At ASU we have several AI courses starting with the undergraduate AI course CSE 471 which uses the Russel and Norvig book as the text book.  At the graduate level we have courses such as Machine Learning, Autonomous Agents, Data Mining, Answer Set Programming, Application of AI to Molecular Biology, Planning and Scheduling, Information Retrieval, Cognitive Systems,  etc. In most, but not all, of these courses the coverage is bottom-up; I.e., specific building block algorithms and theories are covered and it is assumed that AI systems can be built using those components.

In the graduate AI Class (CSE 571) we will take a top-down philosophy. We will focus on building an AI system and learn techniques necessary to build such a system. In Spring 2007  CSE 571 class, the AI system we will start with will be a system that  can answer puzzles of the type one sees in the analytical part of GRE. The input to the system will be a puzzle description in ENGLISH and the system has to understand the description, do the necessary reasoning and come up with the answers. Building such a system will involve AI topics such as Natural language processing (parsing, word sense disambiguation, etc.), Machine Learning (entity recognition, word sense disambiguation, etc.), Knowledge Representation and Reasoning, and Use of Ontologies.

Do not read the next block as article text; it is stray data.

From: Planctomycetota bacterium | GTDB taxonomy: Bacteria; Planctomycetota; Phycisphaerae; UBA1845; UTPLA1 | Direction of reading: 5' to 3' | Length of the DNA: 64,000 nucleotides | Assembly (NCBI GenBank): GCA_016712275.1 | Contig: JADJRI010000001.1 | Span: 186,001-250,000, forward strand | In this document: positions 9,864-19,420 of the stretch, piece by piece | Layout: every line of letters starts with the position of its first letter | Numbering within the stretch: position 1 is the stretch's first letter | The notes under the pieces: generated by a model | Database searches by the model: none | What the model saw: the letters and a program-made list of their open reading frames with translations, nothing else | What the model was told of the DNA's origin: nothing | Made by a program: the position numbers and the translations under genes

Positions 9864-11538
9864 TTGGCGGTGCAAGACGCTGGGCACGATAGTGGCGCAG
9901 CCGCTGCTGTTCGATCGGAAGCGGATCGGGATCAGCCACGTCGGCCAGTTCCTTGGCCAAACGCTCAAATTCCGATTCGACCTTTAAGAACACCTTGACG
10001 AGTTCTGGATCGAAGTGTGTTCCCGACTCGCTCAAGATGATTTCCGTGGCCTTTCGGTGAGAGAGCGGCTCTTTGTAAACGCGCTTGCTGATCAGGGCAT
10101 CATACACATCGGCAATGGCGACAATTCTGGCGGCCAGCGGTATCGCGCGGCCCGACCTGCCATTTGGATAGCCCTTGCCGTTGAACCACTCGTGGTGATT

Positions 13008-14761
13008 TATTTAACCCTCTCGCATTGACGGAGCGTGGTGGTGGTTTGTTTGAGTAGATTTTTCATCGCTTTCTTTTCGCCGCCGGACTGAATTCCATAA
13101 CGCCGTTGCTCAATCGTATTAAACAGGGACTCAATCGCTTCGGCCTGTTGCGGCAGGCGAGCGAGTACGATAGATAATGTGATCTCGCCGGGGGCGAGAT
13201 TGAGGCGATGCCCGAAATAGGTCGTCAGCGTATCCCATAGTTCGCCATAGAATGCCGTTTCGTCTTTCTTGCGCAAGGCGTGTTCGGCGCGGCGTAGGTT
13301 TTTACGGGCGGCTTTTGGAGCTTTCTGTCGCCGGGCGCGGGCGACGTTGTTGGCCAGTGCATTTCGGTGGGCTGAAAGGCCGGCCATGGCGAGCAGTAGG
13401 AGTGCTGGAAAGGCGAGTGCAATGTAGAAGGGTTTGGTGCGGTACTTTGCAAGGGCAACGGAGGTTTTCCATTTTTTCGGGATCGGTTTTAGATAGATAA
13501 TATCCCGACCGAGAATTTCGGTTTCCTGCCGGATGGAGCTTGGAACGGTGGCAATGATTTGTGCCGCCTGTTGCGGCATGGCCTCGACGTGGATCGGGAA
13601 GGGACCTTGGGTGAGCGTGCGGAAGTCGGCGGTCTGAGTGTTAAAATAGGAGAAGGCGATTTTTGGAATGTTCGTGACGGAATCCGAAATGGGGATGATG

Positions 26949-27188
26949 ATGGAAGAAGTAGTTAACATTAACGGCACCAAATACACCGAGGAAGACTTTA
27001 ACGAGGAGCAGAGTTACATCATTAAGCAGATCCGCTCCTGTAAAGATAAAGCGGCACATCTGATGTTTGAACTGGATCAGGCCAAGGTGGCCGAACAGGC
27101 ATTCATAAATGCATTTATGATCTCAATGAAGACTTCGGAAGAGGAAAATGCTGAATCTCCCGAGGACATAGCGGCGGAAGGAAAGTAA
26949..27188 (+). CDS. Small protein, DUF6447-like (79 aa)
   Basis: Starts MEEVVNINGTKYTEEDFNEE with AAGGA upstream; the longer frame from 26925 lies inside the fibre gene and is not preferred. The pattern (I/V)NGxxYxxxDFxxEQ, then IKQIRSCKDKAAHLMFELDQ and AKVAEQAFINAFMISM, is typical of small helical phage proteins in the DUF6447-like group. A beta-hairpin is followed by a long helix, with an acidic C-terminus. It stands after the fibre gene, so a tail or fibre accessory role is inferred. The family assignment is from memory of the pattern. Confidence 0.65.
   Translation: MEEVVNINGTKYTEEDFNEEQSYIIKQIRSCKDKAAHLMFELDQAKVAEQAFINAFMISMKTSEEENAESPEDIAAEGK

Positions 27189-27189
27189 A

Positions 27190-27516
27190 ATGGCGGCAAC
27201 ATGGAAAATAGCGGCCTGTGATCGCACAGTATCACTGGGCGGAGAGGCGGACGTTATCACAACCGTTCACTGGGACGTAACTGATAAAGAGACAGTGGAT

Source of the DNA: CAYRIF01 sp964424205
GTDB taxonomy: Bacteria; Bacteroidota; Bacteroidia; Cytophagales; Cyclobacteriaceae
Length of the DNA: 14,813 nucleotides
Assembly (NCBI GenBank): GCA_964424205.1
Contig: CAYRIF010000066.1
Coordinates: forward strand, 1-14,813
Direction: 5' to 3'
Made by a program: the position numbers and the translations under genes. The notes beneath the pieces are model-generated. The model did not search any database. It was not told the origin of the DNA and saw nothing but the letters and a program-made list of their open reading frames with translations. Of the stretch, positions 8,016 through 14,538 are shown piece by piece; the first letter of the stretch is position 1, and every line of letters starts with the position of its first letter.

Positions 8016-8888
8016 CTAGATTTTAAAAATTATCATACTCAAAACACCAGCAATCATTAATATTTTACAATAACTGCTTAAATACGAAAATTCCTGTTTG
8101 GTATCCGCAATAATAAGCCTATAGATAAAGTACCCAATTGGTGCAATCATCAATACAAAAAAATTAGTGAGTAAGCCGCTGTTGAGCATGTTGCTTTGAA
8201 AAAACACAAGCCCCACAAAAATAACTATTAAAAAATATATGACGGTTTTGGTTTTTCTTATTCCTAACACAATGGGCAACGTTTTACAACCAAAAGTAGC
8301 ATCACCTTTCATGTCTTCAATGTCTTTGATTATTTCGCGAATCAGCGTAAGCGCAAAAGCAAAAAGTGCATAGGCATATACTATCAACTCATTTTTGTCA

The system can further evolve to a more general question answering system that takes ENGLISH text as input, uses learned or given world knowledge, and answers a question asked in ENGLISH. Here answering the question can involve planning, predictive reasoning, observation explanation, diagnosis, counterfactual  reasoning, and even probabilistic reasoning.

In learning how to build such systems we will use some off-the-shelf software and Ontologies. This includes parsers such as the Link parser, WEKA tool-kit, the Smodels knowledge representation and reasoning (KR&R) system and Wordnet ontology. While the use and user interface of some of these systems will be somewhat straightforward and follow-the-manual type, the use of the KR&R system will be more involved. That is because for the others the input is just some facts in a specified input language while for the KR&R system one has to write "knowledge modules". Thus for the later one has to understand how to represent knowledge, the logic behind the knowledge representation, and how reasoning or entailment is defined. But once one learns all that the payoff is enormous. One does not have to implement search or implement a planner, the KR&R system will do that; all one has to do is to express the reasoning problem appropriately.

Although the course will follow the top-down AI approach, we will cover some very recent and/or  crucial theories that are not covered in other AI classes. This includes learning causality, a language that combines logical and probabilistic reasoning and candidate languages for the semantic web that combine description logic, rules and non-monotonicity.